Scanning electron microscope (SEM) analysis of the tissue reveals detailed cells (osteocytes), which are common bone cells.  The distinct and elaborate cell structures give clear indication of the quality of preservation within a dinosaur fossil that is claimed to be over 65 million years old.Scanning electron microscope (SEM) analysis of the tissue reveals detailed cells (osteocytes), which are common bone cells. The distinct and elaborate cell structures give clear indication of the quality of preservation within a dinosaur fossil that is claimed to be over 65 million years old.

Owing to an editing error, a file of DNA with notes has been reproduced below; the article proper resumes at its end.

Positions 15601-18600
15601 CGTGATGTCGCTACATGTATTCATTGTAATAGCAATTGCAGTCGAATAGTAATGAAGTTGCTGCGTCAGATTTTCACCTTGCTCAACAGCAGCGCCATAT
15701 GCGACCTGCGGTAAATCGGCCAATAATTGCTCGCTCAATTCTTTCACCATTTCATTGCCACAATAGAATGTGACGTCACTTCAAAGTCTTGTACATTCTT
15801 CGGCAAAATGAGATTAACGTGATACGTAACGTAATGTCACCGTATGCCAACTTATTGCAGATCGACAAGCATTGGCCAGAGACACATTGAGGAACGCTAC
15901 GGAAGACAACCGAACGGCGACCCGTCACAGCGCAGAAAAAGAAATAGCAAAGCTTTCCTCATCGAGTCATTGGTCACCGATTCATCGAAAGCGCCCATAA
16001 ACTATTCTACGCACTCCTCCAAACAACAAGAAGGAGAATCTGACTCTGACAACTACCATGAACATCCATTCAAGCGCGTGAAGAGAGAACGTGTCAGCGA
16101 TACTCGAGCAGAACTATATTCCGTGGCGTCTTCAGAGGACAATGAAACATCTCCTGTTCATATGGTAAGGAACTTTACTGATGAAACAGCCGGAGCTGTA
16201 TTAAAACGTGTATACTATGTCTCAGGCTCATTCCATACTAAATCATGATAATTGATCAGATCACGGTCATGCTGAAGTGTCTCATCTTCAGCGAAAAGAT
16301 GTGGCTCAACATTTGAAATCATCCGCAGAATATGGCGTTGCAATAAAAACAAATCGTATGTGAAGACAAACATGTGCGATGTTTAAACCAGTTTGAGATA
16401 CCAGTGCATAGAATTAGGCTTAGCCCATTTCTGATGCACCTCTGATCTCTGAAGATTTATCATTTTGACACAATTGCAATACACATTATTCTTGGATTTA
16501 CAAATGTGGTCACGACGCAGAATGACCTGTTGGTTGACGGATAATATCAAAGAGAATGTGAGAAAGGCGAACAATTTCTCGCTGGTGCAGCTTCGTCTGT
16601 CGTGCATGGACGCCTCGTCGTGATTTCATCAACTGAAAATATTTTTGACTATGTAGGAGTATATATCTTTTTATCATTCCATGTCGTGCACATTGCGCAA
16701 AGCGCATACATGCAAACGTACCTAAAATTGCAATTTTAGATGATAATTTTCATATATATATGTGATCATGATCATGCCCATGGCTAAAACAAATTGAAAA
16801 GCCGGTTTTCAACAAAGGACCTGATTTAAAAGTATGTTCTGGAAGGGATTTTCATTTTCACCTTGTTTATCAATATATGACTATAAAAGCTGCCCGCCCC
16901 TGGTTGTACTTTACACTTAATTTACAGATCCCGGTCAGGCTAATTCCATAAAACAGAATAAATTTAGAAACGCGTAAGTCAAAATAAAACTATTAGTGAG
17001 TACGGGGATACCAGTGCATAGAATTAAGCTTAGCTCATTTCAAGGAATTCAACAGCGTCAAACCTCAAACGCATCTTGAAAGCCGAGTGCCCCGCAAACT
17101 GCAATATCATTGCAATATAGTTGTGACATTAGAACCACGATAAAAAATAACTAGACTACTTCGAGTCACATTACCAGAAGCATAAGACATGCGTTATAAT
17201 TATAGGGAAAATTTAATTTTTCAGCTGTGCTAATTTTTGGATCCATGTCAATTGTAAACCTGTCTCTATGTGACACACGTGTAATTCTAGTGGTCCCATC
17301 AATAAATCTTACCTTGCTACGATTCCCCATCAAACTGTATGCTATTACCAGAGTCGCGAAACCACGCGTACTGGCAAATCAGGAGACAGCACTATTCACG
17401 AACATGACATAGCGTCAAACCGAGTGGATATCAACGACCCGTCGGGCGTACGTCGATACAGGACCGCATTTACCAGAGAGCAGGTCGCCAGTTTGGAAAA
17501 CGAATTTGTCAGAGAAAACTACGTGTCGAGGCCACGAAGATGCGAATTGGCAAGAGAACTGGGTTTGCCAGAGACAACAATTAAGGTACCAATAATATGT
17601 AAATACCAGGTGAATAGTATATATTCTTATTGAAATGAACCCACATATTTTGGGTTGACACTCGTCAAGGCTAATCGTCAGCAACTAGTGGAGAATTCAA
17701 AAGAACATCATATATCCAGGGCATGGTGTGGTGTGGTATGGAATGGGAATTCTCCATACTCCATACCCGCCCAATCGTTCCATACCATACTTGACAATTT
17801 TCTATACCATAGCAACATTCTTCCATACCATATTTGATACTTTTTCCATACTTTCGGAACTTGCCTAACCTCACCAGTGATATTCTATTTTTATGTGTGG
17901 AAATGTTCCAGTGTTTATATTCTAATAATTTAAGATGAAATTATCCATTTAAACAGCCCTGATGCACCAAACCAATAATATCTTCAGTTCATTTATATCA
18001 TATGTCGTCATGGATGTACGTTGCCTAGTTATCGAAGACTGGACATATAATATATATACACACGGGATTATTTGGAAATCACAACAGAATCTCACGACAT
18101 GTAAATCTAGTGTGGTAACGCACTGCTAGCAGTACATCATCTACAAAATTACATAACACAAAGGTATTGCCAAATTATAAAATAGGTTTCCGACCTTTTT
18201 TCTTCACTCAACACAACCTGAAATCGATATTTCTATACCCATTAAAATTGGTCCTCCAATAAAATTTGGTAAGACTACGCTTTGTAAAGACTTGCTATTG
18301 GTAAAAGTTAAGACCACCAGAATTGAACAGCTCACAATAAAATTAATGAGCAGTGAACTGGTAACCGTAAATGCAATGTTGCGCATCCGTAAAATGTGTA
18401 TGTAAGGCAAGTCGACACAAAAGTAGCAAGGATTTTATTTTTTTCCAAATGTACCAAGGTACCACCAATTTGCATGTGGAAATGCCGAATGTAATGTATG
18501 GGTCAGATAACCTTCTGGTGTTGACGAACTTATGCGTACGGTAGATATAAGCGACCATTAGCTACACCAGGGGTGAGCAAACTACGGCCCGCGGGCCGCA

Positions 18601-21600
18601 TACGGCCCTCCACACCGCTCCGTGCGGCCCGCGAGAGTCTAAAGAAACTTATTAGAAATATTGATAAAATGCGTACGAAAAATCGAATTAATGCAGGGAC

1This timescale is readily (and usually uncritically) accepted by most scientists and even many claiming to be "creationists."

2Armitage, M.H. and K.L. Anderson. 2013. Soft sheets of fibrillar bone from a fossil of the supraobital horn of the dinosaur Triceratops horridus. Acta Histochemica 115:603-608.

3Armitage, M.H. and K.L. Anderson. 2014. Light and electron microscope study of soft bone osteocytes from a Triceratops horridus supraorbitalhorn. Microscopy & Microanalysis (Hartford, CT).

4For more information about Echoes of the Jurassic, please visit our crowdfunding page (http://tinyurl.com/q2mbfsy)